What we see through Yuuko’s memories is how the fear of the plague, along with the belief that by building their school on top of an old shrine has angered the gods, thus damning the village. The village elders are driven by abject fear, not only for their lives, but also their reputations; it is a fear that pushes them into an extreme situation, one, which eventually leads Yuuko to her death. Yuuko lives after WWII, a period of rebuilding and growth, and one where the old ways of Japan are forcibly pushed to one side, although not forgotten. She lives in an age of science and mechanisation (as she herself points out), but at the same time, the old beliefs in the gods remains strong, particularly amongst the elders of the village.

They are pushed by their own feelings of fear and anxiety to offer a human sacrifice to the gods of the land in the hope that they will be appeased. They choose Asa (the girl who Yuuko is caring for) as the Red Woman, the messenger of the gods who will ultimately choose the human sacrifice. It is a clash of cultures and ideals, one where the power of long held beliefs in the gods and the power that they have over the minds and hearts of humans push the good nature of Yuuko to one side. In a sense, Yuuko is not killed by any one person, but by their belief in the power of the gods, it is the clash of cultures and ideals that kills her in the end.

Yuuko is a tragic character, someone who deeply cared for her village and the people in it; someone who was willing to offer herself up as a sacrifice in order to save the lives of others. At one point the Yuuko of the present suggests that she willingly gave herself as a sacrifice, and in a way this is indeed true, although at the same time she was forced by the madness of the elders. When she is thrown into the pit below the school, the first thing that Yuuko asks is how sacrificing someone to the gods will cure anyone’s sickness, thus demonstrating her ability to reason, despite her predicament. It is a sad moment when Yuuko continues to believe that by becoming the sacrifice she is able to save Asa and Yukariko from a similar fate, as if her death is serving a higher purpose.

What lends this scene power is the presence of Niiya, someone who sees all this, but is unable to stop it. He loves Yuuko, and has to sit there and watch her die, watch her feelings of love be twisted into those of hatred. But once again we see how the situation itself begins to twist and distort Yuuko’s feelings and the purpose that she has given herself. Changing her emotions and feelings of love, twisting them into fear, hatred and a thirst for vengeance. She has both given herself over to this fate, while at the same time holding a strong desire to live, calling for a doctor, for help, for anyone. It is a sad moment when we see the birth of Dark Yuuko; along with the separation of herself from the negative emotions that Yuuko continues to feel, as if in doing so she will find peace.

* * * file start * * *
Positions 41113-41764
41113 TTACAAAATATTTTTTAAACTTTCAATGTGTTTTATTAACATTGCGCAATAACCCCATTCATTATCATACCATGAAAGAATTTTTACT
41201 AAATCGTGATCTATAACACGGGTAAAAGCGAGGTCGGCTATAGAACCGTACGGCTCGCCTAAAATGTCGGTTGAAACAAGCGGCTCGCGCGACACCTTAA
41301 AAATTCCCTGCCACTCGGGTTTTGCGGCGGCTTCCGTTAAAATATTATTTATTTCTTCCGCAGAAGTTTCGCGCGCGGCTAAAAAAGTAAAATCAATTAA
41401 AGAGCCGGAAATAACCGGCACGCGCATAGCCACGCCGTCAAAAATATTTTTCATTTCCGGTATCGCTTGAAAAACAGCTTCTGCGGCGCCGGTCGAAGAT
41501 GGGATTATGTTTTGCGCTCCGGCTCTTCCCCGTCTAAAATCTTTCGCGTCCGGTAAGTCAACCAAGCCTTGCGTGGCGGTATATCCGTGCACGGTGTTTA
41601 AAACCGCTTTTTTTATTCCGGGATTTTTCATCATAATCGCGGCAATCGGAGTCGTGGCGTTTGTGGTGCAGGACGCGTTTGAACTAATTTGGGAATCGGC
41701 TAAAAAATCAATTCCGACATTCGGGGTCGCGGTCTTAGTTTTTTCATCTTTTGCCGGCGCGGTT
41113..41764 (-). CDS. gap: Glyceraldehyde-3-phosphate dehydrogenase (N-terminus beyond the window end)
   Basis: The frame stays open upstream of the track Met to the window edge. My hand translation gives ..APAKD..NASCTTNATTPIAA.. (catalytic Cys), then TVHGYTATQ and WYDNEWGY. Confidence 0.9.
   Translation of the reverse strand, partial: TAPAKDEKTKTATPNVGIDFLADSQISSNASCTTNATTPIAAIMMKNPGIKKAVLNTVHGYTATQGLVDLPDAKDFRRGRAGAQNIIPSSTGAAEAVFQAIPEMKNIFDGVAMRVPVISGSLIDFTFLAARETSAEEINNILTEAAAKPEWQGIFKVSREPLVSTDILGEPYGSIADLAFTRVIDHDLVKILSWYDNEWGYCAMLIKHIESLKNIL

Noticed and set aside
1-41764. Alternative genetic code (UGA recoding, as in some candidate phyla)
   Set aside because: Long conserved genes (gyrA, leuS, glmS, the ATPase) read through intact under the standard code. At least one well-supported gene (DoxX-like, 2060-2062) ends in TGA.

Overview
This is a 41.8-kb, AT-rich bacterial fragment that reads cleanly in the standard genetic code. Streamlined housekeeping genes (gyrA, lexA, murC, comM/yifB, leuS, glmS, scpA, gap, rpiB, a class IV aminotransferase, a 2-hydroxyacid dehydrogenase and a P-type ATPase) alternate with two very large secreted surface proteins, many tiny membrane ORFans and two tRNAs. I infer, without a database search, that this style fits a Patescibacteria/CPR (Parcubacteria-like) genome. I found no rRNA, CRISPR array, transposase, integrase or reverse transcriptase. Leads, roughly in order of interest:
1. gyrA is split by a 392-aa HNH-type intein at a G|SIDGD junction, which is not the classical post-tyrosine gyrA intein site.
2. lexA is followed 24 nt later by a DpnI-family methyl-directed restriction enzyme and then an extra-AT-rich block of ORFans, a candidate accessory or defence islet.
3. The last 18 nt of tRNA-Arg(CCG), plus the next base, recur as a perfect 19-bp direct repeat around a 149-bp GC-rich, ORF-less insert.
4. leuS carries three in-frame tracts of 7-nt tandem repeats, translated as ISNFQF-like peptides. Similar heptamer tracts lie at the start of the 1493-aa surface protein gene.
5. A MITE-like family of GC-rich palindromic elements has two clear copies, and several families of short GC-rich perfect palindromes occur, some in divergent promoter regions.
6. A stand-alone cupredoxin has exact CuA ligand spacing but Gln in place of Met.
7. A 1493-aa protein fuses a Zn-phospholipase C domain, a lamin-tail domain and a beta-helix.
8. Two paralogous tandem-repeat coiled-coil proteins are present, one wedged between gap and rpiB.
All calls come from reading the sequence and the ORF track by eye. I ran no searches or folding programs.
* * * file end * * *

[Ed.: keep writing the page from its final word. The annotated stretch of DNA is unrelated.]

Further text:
It is clear that Yuuko’s death was a painful one, both physically and psychologically; it was something that changed her life, and afterlife forever. Such feelings of hatred and fear were so scary to Yuuko that she pushed them away in order to find peace, and yet, by doing so created Dark Yuuko. We have come to recognise that Yuuko both hated those who killed her; while at the same time felt glad that her death has saved those she loves. Neither feeling is false, and neither Yuuko is the real one, rather they are two sides of the same coin, light and dark. However, by continuously running away from the negative emotions that she felt before her death, Yuuko has only made the darkness in her stronger.

What is quite clear however, is that Yuuko is not perfect, she is a person who feels hatred, fear, anger, and resentment, but she has been incapable of reconciling with tese feelings, thus giving rise to Dark Yuuko. At the centre of all this is Niiya, a person who at first may appear inconsequential in the face of the overwhelming power that Yuuko’s negative emotions has, but is nevertheless incredibly important. Yuuko must reconcile with her past, forgiving those who did this to her, while at the same time forgiving herself and coming to terms with the darkness in her past. But in order to do so she needs Niiya, he must be capable of accepting everything about Yuuko, thus allowing her both sides of her to finally come together again. Without his support, and ability to accept everything about her, no matter how dark, painful and terrible, the Yuuko that we have see throughout the series will be swallowed up by the darkness of her past.

About illogicalzen
An Illogical anime fan in a very Zen-like way.